Wallace: NCAA Dreamin’
Friday - May 20, 2005
University of Hawaii basketball coach Riley Wallace recently reached an agreement in principle on a two-year extension of his contract with athletics director Herman Frazier. Already the dean of WAC coaches, Wallace will have served 20 years as head coach when the extension expires in 2007. We decided to ask him some questions about his tenure here and the future of Rainbow Warrior Basketball.
Bobby Curran: Did you ever think you’d stay in Hawaii for 20 years as head coach?
Riley Wallace: No. When I left after six years as an assistant to Larry Little, I never thought I’d come back. I even took all my retirement funds out. But when Stan (former A.D. Sheriff) called to offer me the job, I never thought of it as a stepping stone. I wanted to be here.
B.C.: Has the college game changed in these last two decades?
R.W.: Yes, it has. The scouting and preparations are much more thorough. We used to get a scouting service report that was pretty general. Now, you have tape exchanges, and everybody knows what everybody else is doing. Also, players are less respectful of authority. They see so much basketball on TV that their expectations about playing time and their roles become oftentimes unrealistic; not to mention the level of parental involvement.
B.C.: You’re at an age where many coaches decide to retire. You obviously don’t do it just for the money. What drives you to keep going?
R.W: First of all, there are more older coaches out there than you’d think. I still have the energy and the desire to see this program advance. We want to get back to the NCAA tournament and win there.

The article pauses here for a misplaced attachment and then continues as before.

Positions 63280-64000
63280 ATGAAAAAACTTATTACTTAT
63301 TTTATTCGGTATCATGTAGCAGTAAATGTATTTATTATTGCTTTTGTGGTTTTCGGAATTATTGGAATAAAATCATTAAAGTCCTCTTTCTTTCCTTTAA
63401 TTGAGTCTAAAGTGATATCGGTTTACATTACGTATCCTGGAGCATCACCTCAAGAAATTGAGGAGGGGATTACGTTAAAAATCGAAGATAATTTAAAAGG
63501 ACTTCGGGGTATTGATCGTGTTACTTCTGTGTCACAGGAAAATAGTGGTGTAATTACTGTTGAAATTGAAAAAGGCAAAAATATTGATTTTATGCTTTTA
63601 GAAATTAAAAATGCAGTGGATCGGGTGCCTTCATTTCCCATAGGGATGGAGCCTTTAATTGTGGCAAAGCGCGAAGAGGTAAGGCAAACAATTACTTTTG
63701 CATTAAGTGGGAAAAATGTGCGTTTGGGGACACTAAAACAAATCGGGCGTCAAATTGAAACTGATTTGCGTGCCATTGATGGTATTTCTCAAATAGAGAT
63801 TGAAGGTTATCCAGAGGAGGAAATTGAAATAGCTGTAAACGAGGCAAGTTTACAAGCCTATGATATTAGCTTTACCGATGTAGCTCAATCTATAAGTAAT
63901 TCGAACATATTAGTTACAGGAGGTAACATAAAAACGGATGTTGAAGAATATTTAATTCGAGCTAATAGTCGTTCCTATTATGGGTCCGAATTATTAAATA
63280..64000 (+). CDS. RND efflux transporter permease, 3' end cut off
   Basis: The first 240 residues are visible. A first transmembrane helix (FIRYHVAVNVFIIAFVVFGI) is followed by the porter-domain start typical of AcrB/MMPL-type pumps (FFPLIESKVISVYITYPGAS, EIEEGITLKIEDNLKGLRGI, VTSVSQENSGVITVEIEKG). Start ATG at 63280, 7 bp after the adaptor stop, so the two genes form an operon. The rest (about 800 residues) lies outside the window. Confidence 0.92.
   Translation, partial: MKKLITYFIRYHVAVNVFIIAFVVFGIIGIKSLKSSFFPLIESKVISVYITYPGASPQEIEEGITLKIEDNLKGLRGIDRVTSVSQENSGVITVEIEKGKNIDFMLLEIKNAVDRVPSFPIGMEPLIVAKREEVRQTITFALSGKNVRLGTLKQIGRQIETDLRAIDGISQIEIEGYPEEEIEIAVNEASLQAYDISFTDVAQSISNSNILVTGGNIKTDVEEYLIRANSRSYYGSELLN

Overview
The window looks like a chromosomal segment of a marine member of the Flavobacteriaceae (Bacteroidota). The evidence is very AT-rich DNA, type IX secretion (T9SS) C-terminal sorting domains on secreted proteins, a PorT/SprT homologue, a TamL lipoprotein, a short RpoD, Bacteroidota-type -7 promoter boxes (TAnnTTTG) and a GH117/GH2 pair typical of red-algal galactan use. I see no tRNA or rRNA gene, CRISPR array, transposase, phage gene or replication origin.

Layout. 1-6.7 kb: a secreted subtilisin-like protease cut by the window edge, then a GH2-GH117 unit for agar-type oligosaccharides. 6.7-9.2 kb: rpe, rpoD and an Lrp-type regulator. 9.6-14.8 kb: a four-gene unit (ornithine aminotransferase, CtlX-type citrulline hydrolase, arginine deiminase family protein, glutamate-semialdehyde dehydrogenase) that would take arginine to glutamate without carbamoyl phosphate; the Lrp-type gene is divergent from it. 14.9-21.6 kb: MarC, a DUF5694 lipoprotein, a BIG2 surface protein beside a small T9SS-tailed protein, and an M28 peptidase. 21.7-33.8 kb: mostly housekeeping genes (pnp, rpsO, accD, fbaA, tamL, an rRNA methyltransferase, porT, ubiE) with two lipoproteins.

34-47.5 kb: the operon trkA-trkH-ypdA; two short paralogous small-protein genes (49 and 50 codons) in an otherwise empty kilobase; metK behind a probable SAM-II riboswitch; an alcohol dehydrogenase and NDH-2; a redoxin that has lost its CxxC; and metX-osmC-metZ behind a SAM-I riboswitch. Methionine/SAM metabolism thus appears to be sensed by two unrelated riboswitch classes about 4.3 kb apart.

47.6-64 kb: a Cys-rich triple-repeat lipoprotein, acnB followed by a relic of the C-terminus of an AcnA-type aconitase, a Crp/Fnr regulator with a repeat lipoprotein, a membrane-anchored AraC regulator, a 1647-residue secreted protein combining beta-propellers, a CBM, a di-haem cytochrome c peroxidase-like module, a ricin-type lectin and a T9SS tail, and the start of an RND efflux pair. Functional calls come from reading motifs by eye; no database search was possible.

B.C: People always talk about bringing the program to the next level. Where do you see UH basketball now?
R.W: In many ways, we’re already at the next level. We can compete with anyone in the country at home. Scheduling is so tough now. It used to be that marquee programs were lining up to come here. Now they think twice. We tried to get Kentucky to play us on their way to Maui but they didn’t want to risk a loss. That’s respect. But we could improve our road performance, so you could say being able to win consistently on the road might be the next level for us.
B.C.: What do you expect for the upcoming season?
R.W.: This next year we can be really good. We’ll contend for the WAC title, and think we can win it. After this season we’ll lose a lot, so then we’ll see.
B.C.: Your grand nephew is a terrific player in Arizona. Have you thought about staying long enough to coach him?
R.W.: He talks about it. Kendall is the second-best point guard in Arizona, and just led his team to the big school state title. He’ll be a junior this year, and always wears his Rainbow Warrior gear. It would be great to coach him.
B.C.: How do you rate the new WAC?
R.W.: It’ll be a great basketball conference. UTEP is a big loss, but Utah State has been in the top 25 the last couple years so that’s an even swap. And New Mexico State just hired Reggie Theus, and that program should get back to where it was. The travel should be easier and I think we can compete very well in this group.
B.C.: How would you like to be remembered after your career here?
R.W.: As someone who helped get people excited about Hawaii basketball again. When you walk a recruit into the Sherrif Center, it’s big time. And it’s loud during games. I don’t think this staff has ever gotten the credit for how tough this situation is with the geography and lack of a local recruiting base. They recognize it nationally, but not so much locally.
B.C.: What would you like to be the capstone of your coaching career, the dream?
R.W.: Getting to the Final Four. I know people will say it’s a huge long shot, but it’s not impossible. I think if you don’t still have that dream it’s time to get out of the business.
Applications are being accepted for the 2005 UH Rainbow Boys and Girls Basketball camp for ages 5-17. Cost is $150 per session. Call 956-6501.
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